this is the code as stands.
Licence holders must take reasonable steps to secure
firearms against theft. These steps include:
– Locking your firearm away in
- A lockable cabinet, container or receptacle of ‘stout
construction’ i.e. strong enough to stop a child or
casual opportunist thief getting access. Putting a lock
on a cupboard, wardrobe or gun-case is not enough.
Generally, the cabinet/container must be used for
storing firearms only.
i see in the new draft they saying they want the safe to with stand handtools for ten minutes which is a pretty tall order really.

few other things which of concern is putting semi auto's in a subcategory, saying that certain storage is ok for bolt actions etc but not semi auto's.
part of me thinks that if we got this E category it makes more sense to class all semi auto's as E cat as it would then be categorized on function not looks but on the other hand if you have been deemed a safe and proper person are you really any more dangerous with a semi auto then a bolt action?

oh well best of luck and remember to keep list of serial numbers of firearms somewhere so if the worse happens you can give full details of each rifle

15 Jan 2018
@ 12:50 am (GMT)

Warwick Marflitt

Re: Firearms storage police policy
Thanks Thomas good to know about the delay. Mine doesn't expire until the end of the year. I know a lot of guy's have been caught out and not bothered to renew out of dissent. Because of the way they where treated by the system. It's almost like the rules are made to slowly and quietly reduce the number of people who want to own a firearm. I'm pretty sure that the police don't have to be licensed to use a firearm because they're a sworn officer of the law.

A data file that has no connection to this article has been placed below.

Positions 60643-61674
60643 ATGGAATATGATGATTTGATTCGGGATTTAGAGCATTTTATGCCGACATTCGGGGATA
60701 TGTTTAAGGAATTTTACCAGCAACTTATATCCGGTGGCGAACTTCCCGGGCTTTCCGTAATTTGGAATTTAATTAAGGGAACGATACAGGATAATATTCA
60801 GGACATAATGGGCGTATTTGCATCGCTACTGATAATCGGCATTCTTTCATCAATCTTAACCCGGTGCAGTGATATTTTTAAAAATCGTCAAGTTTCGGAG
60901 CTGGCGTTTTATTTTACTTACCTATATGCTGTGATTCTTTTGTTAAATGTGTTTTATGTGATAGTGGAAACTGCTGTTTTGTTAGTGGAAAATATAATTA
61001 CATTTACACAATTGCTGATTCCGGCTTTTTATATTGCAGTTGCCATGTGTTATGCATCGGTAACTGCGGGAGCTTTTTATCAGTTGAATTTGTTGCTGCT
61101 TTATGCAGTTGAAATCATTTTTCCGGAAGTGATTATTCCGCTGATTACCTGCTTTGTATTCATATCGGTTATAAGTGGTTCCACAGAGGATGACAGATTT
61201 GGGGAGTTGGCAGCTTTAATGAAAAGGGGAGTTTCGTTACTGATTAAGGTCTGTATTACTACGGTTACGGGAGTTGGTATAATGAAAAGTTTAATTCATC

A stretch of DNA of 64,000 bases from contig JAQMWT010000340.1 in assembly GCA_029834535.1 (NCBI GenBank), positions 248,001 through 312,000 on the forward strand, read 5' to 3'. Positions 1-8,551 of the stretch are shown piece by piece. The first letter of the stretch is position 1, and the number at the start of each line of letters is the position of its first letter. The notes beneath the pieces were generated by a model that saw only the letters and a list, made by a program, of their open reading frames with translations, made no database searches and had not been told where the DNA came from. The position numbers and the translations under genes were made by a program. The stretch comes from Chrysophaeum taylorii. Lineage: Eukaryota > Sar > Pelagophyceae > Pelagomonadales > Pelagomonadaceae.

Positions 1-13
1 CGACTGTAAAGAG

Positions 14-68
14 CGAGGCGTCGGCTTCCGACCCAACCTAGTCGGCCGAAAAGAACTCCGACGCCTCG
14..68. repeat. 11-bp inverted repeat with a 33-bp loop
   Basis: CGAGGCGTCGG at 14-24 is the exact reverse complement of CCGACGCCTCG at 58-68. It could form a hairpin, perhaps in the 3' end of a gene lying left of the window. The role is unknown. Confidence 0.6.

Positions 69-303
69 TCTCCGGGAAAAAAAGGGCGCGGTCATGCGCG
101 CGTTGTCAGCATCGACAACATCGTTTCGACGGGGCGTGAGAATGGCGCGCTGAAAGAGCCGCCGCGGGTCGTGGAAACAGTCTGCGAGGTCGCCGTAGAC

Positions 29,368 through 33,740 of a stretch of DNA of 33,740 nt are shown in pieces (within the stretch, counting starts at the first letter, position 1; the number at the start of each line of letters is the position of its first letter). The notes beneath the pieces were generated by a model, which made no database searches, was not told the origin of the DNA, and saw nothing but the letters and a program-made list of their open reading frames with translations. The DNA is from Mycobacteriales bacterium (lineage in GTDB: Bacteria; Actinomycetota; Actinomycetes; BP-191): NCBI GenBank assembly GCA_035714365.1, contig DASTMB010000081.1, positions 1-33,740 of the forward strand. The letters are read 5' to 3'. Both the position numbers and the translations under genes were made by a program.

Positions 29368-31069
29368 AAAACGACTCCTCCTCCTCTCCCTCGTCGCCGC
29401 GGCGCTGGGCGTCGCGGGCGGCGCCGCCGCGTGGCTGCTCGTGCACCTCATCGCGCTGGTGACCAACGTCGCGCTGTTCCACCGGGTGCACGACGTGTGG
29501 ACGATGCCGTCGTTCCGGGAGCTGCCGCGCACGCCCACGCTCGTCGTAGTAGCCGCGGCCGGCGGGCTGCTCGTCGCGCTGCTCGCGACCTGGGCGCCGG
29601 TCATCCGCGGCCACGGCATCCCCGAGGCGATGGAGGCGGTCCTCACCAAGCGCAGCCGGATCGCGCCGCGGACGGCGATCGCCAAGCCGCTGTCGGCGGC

Quote. From Wikipedia ..
"There are exemptions from the need for a licence for police, military and related occupations, and for the use of firearms when closely supervised by licence-holders. In addition certain types of firearms - such as humane killers, tranquiliser guns, flare pistols, antiques - may be used and possessed without a licence.

The statutory basis for licensing of firearms use in New Zealand is laid out in the Arms Act and Arms Regulations.[2] The act is administered by the New Zealand Police, according to policies documented in their Arms Manual 2002.[3]"....end quote.

I think that they should have too! Then we all have to abide by the same set of rules. The law should apply to all of the people of the land regardless of your position in society otherwise we become like the "Animal farm state "...... All animals are equal, but some animals are more equal than others!!!! If you don't Identify your target beyond ALL REASONABLE DOUBT. You should have to face the full force of the law regardless of who you are and what you where doing. ......Accountability for your thoughts, feelings, actions and the consequences of choices made by them should be laid firmly on the person using the firearm. Maybe there's a legal loop hole in allowing an unlicensed officer or soldiers to kill without one? I guess it is the same thing as police speeding to stop people from speeding? I just have a thing about fairness and that leading by example is possibly the best way to get people to work with you not against you were the goal is to have a safe and caring population. What do you think of having a town community gun safe storage complex. No guns in your home . The bolts and magazines you keep and you just have to collect the weapon before you go hunting. You'd still have a safe at home for overnight security but the most of the time they stay in the community safe?
The fact that people kill people with anything they can get there hands on is another topic and education about anger hurt and emotional pain needs to be talked and expressed in a positive way in your formative years to get people feeling ok about talking about feelings. Not in a patronizing way but in a no Bs constructive way.... geezers I go on a bit . Cheers every one food for thought I guess?